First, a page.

COMMENTARY: Lets intensify the fight against corruption

SHARE   |   Monday, 10 August 2015   |   By Staff Writer

It was interesting to note during the week at a time when the media was awash with reports of a major investigation of possible corruption and other financial offences by the Financial Intelligence Agency that on the other side of town representatives from several countries converged in Gaborone to collectively deliberate on better methods of ending corruption in their respective countries and outside their borders.

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Speaking at the  Interpol, African Development Bank and Commonwealth Africa Anti-corruption, Financial Crime and Asset Recovery seminar in Gaborone during the week, Permanent Secretary to the President Carter Morupisi reiterated the Government of Botswana's commitment to the fight against corruption. He said ours is a zero tolerance to corruption strategy, and we continue to not only educate our community about the need to fight corruption, but also to make everyone an anti-corruption ambassador.

It is commendable that to attest to this commitment and embed it within Government, President Khama has made the fight against corruption as one of the Top 10 priority areas in the Public Service performance plan. It is therefore requisite for every public service employee, every division and all Ministries to demonstrate their input to this deliverable on a regular basis.

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The PSP said Botswana strongly believes that the fight against corruption is one that cannot be tackled by an individual organisation or country, and that instead, it requires a concerted effort by all. We cannot agree more. There is a critical need to fight all forms of corruption and sensitise all key stakeholders on the importance of their role in the fight against this monster.

Corruption is an international epidemic that has destroyed many governments and continues to threaten many others. Not only does it destroy economies, but it also has a huge potential to immensely rob our children of their future; unless we all join forces to wipe it out entirely. In this new-media era, financial crime on the other hand, has become one of the most sophisticated criminal activities that dictate aggressive interventions from all concerned stakeholders.  Corruption does not only refer to dirty organisational transactions, but includes something as small as enticing a child with some sweets in order to get them to perform an act that they are not supposed to. There is potential for corruption in all spheres of life, and these must be tackled with the same vigour and zeal.

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Botswana as a signatory to international bodies like the United Nations, the African Union and SADC pledges to abide by all statutes that aim at nailing corruption in the head, all the time! To this end, Botswana has established an agency; which fights Corruption, Economic Crime and Money Laundering. Amongst the pieces of Legislation that the Directorate on Corruption and Economic Crime (DCEC) uses is the Corruption and Economic Crime Act, the Penal Code and the Proceeds and Instrument of Crime Act of 2014. Botswana has also developed a Whistle Blowing Legislation which has gone through the first reading of Parliament. As a result of this commitment, Botswana has over the years been recognised as one of the least corrupt countries in Africa. But this is not enough. We need to empower the DCEC to fight sophisticated crimes instead of concentrating on petty thieves when others are milking the economy dry.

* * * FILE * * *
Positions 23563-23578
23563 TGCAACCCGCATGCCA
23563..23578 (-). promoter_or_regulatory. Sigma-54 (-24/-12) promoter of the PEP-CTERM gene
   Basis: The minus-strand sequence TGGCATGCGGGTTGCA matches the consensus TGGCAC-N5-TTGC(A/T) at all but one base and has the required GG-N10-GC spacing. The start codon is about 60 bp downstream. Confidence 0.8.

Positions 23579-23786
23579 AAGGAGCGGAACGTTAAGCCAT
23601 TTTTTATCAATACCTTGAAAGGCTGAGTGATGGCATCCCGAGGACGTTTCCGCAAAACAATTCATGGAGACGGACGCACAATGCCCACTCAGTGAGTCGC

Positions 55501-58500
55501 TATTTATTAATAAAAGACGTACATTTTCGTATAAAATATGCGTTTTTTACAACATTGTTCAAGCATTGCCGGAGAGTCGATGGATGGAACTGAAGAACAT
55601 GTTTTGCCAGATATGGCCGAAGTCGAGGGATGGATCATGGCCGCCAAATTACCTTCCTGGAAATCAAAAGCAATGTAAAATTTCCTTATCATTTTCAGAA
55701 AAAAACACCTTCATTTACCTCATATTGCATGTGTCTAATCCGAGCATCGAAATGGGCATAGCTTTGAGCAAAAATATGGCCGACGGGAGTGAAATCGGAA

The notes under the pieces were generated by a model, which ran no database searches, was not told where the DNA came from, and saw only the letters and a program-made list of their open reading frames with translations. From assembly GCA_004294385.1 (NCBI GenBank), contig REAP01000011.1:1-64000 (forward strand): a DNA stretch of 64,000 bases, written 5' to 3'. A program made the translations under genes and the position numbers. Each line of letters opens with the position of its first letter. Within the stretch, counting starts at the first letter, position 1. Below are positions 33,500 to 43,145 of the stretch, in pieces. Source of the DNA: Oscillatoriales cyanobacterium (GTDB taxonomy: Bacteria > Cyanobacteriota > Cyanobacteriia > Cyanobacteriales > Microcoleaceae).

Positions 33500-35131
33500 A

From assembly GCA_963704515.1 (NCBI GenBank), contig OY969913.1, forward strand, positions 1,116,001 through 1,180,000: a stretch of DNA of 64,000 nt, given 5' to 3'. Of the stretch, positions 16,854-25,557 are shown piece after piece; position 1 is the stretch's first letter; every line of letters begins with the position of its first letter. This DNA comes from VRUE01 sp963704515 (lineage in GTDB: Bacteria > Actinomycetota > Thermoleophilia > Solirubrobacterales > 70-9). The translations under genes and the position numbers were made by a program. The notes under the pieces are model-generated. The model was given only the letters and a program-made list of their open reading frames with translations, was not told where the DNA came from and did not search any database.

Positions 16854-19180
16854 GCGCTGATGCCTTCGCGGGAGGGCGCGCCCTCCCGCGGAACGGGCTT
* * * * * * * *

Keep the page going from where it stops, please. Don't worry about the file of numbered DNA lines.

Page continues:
We are happy that government recognises her short comings in the fight against corruption as such admission will compel anti corruption organs to step up the fight against corruption by remaining a step ahead in order to beat criminals to their own game. We should acknowledge the fact that our processes and systems should all be intertwined to ensure effective delivery as we cannot only focus on public education and not invest in systems that will deter corrupt practices, including financial crime. If an organisation has all necessary programs to enable this to succeed, its efforts will not bear fruit if the legal framework of that particular country does not corroborate the institutional efforts.
Yes, there has to be synergy between organisations, the public, local and regional law enforcement agencies, financial institutions and indeed the media in order to realise progress. In the anti-corruption pipeline, a critical stakeholder is those who assist governments to put to book, perpetrators of corruption. The police, and indeed Interpol have, and continue to play a vital role in this journey to fight corruption and financial crime. For this they ought to be commended.

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If Africa is to win the fight and prevent financial crimes, technical assistance should be provided in the development of anti-corruption mechanisms. Governments and financial institutions like the African Development Bank should therefore avail resources that will assist nations to fight corruption. These efforts should be intensified to collectively safeguard the continents resources through putting in place mechanisms which will ensure compliance to laws, and strengthening governance structures, making it difficult for corruption to penetrate.

We can only hope that resolutions of such important training, whose strategic objectives included examining challenges that impede successful investigations and prosecutions, as well as discussing possible avenues to trace and recover proceeds of financial crime related activities, will not become part of the stationary at government enclave. They should be implemented to achieve bthe desired results in the fight against corruption. 
 



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